--NT Vince Wilfork has missed the last three regular-season games with an ankle injury. His status for Sunday's game in unknown.
--TE Benjamin Watson also missed the final three regular-season games battling a knee injury. Watson's status is unknown.
--RB Laurence Maroney returned to his playmaking style against the Titans after being slowed for weeks with torn rib cartilage. Maroney had a team-high 73 yards on 13 carries in the win in Tennessee, including a 31-yard scamper that set up his own 1-yard fourth-quarter touchdown. The rookie first-round pick finished the season second on the team with 175 carries for 745 yards (4.3 average) with six scores.
--P Todd Sauerbrun has struggled in his first two games in New England since becoming the team's third punter of the season. Sauerbrun punted five times in the finale in Tennessee for a 46.6-yard average and a 26.4-yard net. His numbers were hurt, though, by the fact that the Patriots' coverage units allowed an 81-yard Pacman Jones punt return touchdown that forced New England to punt short and away from the dangerous returner the rest of the afternoon. In two road games prior to his Sunday home playoff debut in New England, Sauerbrun has punted 10 times with a 40.8-yard average and a 30.7-yard net.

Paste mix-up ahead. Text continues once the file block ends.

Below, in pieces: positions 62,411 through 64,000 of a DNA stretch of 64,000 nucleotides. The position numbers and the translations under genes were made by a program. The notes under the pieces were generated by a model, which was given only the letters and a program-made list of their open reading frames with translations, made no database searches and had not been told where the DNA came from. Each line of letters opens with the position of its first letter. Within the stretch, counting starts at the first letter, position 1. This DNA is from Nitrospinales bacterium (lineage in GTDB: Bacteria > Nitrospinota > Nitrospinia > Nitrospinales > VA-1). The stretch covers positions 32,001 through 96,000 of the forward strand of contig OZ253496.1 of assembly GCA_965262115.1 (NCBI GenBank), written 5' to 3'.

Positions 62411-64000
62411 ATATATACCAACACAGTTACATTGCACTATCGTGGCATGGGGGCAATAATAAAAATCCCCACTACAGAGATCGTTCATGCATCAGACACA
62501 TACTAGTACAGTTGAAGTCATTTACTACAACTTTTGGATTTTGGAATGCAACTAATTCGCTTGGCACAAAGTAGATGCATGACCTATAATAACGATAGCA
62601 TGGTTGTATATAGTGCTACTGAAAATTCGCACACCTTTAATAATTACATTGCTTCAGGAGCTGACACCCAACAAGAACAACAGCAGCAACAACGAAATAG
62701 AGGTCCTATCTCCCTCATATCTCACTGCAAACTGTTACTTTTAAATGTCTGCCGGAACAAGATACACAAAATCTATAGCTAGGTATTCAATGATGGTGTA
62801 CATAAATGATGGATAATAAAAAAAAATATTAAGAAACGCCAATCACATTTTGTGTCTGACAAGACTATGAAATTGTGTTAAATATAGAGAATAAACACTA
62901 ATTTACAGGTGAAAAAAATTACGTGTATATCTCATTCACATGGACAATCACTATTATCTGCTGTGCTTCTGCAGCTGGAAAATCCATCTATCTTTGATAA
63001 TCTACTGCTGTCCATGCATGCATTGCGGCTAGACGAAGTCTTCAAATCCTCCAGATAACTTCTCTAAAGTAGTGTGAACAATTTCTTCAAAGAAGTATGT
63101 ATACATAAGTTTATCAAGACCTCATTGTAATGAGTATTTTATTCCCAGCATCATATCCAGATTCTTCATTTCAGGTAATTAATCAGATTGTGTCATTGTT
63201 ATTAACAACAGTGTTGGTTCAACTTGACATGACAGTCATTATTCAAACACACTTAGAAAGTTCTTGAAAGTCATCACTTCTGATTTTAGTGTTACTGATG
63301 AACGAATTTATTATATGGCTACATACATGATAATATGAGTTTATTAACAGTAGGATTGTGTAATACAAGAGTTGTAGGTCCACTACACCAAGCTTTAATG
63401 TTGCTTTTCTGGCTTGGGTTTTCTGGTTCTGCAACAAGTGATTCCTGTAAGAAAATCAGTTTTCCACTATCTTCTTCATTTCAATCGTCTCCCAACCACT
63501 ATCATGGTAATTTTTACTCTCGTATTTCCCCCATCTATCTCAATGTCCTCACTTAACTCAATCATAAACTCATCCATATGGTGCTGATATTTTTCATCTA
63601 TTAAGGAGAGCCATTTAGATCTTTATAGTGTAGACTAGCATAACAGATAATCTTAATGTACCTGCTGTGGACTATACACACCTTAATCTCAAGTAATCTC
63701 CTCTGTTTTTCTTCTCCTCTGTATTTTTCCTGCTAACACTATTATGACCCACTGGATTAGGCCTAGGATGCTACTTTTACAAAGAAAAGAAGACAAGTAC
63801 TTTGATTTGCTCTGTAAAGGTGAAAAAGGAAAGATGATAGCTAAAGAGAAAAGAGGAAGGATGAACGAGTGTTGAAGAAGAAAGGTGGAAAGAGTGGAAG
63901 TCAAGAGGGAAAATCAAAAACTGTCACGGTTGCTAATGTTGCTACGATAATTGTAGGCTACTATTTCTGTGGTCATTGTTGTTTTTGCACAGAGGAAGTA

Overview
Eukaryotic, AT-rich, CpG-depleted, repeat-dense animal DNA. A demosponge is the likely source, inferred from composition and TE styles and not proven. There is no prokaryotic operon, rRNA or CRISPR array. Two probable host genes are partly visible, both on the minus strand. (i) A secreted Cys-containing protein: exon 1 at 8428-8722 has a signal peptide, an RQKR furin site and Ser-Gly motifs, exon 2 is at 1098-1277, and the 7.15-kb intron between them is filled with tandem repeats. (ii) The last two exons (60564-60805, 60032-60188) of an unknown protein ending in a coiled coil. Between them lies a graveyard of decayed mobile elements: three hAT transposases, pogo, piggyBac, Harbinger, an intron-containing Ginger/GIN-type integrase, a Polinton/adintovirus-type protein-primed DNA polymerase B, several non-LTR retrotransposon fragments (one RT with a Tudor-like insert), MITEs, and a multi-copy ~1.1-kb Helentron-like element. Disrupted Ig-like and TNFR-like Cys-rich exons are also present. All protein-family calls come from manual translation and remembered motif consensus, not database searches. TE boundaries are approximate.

--RB Corey Dillon finished with a team-high 199 carries for 812 yards and 13 rushing scores for the season. The 13 rushing scores ties Curtis Martin's Patriots franchise record and sets a new career high for Dillon after back-to-back 12 touchdown performances in each of his first two seasons in New England.
If Sunday's wild card matchup between the AFC East rival Jets and Patriots were a pay-per-view heavyweight boxing match, publicity posters might say something like "Belichick vs. Mangini III: This time it's personal."
Eric Mangini's move to the Jets didn't sit well with Belichick. The playoffs only add more drama